Amlodipine; Olmesartan: (Moderate) When dapagliflozin is initiated in patients already receiving angiotensin II receptor antagonists (ARBs), symptomatic hypotension can occur. Patients with impaired renal function, low systolic blood pressure, or who are elderly may be at a greater risk. Before initiating dapagliflozin in patients with one or more of these characteristics, volume status should be assessed and corrected. Monitor for signs and symptoms after initiating therapy. In addition, dapagliflozin can lead to hyperkalemia. Patients with renal impairment who are taking medications that interfere with potassium excretion, such as medications that interfere with the renin-angiotensin-aldosterone (RAA) system, are more likely to develop hyperkalemia. Monitor serum potassium levels periodically. ARBs may enhance the hypoglycemic effects of dapagliflozin by improving insulin sensitivity.ARBs have been associated with a reduced incidence in the development of new-onset diabetes in patients with hypertension or other cardiac disease. Patients receiving these drugs concomitantly should be monitored for changes in volume status, renal function, and glycemic control.
    Amlodipine; Telmisartan: (Moderate) When dapagliflozin is initiated in patients already receiving angiotensin II receptor antagonists (ARBs), symptomatic hypotension can occur. Patients with impaired renal function, low systolic blood pressure, or who are elderly may be at a greater risk. Before initiating dapagliflozin in patients with one or more of these characteristics, volume status should be assessed and corrected. Monitor for signs and symptoms after initiating therapy. In addition, dapagliflozin can lead to hyperkalemia. Patients with renal impairment who are taking medications that interfere with potassium excretion, such as medications that interfere with the renin-angiotensin-aldosterone (RAA) system, are more likely to develop hyperkalemia. Monitor serum potassium levels periodically. ARBs may enhance the hypoglycemic effects of dapagliflozin by improving insulin sensitivity.ARBs have been associated with a reduced incidence in the development of new-onset diabetes in patients with hypertension or other cardiac disease. Patients receiving these drugs concomitantly should be monitored for changes in volume status, renal function, and glycemic control.
    Amlodipine; Valsartan: (Moderate) When dapagliflozin is initiated in patients already receiving angiotensin II receptor antagonists (ARBs), symptomatic hypotension can occur. Patients with impaired renal function, low systolic blood pressure, or who are elderly may be at a greater risk. Before initiating dapagliflozin in patients with one or more of these characteristics, volume status should be assessed and corrected. Monitor for signs and symptoms after initiating therapy. In addition, dapagliflozin can lead to hyperkalemia. Patients with renal impairment who are taking medications that interfere with potassium excretion, such as medications that interfere with the renin-angiotensin-aldosterone (RAA) system, are more likely to develop hyperkalemia. Monitor serum potassium levels periodically. ARBs may enhance the hypoglycemic effects of dapagliflozin by improving insulin sensitivity.ARBs have been associated with a reduced incidence in the development of new-onset diabetes in patients with hypertension or other cardiac disease. Patients receiving these drugs concomitantly should be monitored for changes in volume status, renal function, and glycemic control.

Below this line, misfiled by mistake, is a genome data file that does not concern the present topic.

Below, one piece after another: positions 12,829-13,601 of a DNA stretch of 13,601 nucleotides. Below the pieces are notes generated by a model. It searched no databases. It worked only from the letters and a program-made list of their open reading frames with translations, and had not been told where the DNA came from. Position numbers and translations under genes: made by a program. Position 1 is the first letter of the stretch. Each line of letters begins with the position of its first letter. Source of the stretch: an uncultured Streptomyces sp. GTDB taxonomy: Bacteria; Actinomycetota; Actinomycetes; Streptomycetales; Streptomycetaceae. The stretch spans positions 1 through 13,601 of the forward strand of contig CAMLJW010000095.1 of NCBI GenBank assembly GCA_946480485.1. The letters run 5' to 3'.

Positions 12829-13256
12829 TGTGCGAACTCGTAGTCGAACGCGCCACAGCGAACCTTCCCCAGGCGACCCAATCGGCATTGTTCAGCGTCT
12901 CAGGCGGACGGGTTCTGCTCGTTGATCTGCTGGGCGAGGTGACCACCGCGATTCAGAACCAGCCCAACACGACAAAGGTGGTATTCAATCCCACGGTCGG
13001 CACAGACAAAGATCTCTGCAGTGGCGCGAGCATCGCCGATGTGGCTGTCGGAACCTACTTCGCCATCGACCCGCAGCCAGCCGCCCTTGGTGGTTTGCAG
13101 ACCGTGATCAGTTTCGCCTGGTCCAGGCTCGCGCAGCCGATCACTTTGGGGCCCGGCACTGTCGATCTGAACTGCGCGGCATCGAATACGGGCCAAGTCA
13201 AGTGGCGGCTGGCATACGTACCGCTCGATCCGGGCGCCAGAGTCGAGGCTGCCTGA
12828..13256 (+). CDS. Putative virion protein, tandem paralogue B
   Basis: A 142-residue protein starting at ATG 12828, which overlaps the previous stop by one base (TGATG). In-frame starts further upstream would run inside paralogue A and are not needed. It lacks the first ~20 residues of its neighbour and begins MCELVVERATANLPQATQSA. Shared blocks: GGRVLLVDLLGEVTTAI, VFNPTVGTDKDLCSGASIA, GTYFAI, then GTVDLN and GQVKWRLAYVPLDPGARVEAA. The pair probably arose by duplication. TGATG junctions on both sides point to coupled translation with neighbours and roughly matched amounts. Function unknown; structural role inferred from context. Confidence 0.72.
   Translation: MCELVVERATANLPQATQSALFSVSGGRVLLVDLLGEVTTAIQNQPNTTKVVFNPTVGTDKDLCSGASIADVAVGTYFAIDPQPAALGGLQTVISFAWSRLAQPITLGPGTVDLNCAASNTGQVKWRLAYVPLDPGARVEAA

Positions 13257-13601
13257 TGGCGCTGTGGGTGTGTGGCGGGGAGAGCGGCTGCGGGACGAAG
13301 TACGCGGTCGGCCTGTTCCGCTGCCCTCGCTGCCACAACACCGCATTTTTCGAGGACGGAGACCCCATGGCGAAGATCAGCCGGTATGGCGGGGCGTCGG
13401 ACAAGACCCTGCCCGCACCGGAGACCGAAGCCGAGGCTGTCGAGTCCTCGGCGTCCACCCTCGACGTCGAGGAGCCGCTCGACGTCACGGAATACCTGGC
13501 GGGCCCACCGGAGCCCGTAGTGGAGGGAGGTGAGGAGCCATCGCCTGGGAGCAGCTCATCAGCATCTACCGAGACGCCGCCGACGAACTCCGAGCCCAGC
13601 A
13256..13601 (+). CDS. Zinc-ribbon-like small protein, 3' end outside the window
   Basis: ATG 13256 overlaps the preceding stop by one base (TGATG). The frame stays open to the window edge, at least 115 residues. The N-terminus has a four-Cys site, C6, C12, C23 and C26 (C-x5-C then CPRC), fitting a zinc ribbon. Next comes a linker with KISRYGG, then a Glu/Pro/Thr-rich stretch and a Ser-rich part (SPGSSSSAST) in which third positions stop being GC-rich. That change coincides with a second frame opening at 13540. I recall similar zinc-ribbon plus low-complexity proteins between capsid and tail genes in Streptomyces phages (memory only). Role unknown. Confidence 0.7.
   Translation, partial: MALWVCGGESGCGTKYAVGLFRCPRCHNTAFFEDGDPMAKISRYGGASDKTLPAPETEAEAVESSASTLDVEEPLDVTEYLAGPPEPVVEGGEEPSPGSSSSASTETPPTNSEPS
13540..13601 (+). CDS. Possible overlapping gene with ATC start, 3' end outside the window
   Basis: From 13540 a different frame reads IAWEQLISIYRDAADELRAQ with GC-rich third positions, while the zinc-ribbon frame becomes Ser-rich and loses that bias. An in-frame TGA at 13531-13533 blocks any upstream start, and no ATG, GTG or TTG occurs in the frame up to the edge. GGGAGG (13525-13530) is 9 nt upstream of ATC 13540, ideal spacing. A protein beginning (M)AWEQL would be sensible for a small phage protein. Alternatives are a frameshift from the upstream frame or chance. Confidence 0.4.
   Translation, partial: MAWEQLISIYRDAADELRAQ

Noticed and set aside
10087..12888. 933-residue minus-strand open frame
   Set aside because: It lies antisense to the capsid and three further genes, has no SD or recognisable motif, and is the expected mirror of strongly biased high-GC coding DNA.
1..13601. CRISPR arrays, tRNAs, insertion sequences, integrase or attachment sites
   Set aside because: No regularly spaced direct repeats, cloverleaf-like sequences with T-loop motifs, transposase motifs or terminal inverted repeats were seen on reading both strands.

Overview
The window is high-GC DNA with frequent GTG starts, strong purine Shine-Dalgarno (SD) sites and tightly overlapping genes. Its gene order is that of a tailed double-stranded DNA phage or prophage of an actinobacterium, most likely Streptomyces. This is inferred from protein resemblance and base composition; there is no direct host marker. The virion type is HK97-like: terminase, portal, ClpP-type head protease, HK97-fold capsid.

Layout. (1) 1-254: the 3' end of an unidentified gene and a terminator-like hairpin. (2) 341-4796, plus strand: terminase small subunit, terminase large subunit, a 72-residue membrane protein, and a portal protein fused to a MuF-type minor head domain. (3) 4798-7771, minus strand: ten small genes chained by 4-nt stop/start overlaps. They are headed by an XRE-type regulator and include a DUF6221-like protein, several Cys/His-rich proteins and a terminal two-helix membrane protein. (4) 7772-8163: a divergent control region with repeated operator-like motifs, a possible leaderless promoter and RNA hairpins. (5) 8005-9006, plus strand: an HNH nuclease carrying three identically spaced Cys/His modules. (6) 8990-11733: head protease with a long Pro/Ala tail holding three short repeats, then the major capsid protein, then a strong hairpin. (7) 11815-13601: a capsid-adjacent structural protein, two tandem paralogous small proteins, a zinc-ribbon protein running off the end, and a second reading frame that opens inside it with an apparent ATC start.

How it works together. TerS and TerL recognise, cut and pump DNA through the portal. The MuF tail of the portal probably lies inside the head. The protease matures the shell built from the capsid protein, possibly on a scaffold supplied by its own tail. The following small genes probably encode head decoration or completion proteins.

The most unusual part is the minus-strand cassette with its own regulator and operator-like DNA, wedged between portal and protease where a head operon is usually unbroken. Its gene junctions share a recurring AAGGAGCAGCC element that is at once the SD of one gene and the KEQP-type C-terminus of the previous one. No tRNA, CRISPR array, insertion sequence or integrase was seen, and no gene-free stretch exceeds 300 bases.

Amphetamine: (Moderate) Endogenous epinephrine is released in response to hypoglycemia; epinephrine, through stimulation of alpha- and beta- receptors, increases hepatic glucose production and glycogenolysis and inhibits insulin secretion in order to increase serum glucose concentrations. A pharmacodynamic interaction may occur when pseudoephedrine and other sympathomimetics are administered to patients as these agents may increase blood glucose concentrations by a similar mechanism. Patients receiving dapagliflozin should be closely monitored for loss of diabetic control when therapy with sympathomimetic agents is instituted.
    Amphetamine; Dextroamphetamine: (Moderate) Endogenous epinephrine is released in response to hypoglycemia; epinephrine, through stimulation of alpha- and beta- receptors, increases hepatic glucose production and glycogenolysis and inhibits insulin secretion in order to increase serum glucose concentrations. A pharmacodynamic interaction may occur when pseudoephedrine and other sympathomimetics are administered to patients as these agents may increase blood glucose concentrations by a similar mechanism. Patients receiving dapagliflozin should be closely monitored for loss of diabetic control when therapy with sympathomimetic agents is instituted.
    Amprenavir: (Moderate) New onset diabetes mellitus, exacerbation of diabetes mellitus, and hyperglycemia due to insulin resistance have been reported with use of anti-retroviral protease inhibitors. A possible mechanism is impairment of beta-cell function. Onset averaged approximately 63 days after initiating protease inhibitor therapy, but has occurred as early as 4 days after beginning therapy. Diabetic ketoacidosis has occurred in some patients including patients who were not diabetic prior to protease inhibitor treatment. Patients on antidiabetic therapy should be closely monitored for changes in glycemic control, specifically hyperglycemia, if protease inhibitor therapy is initiated.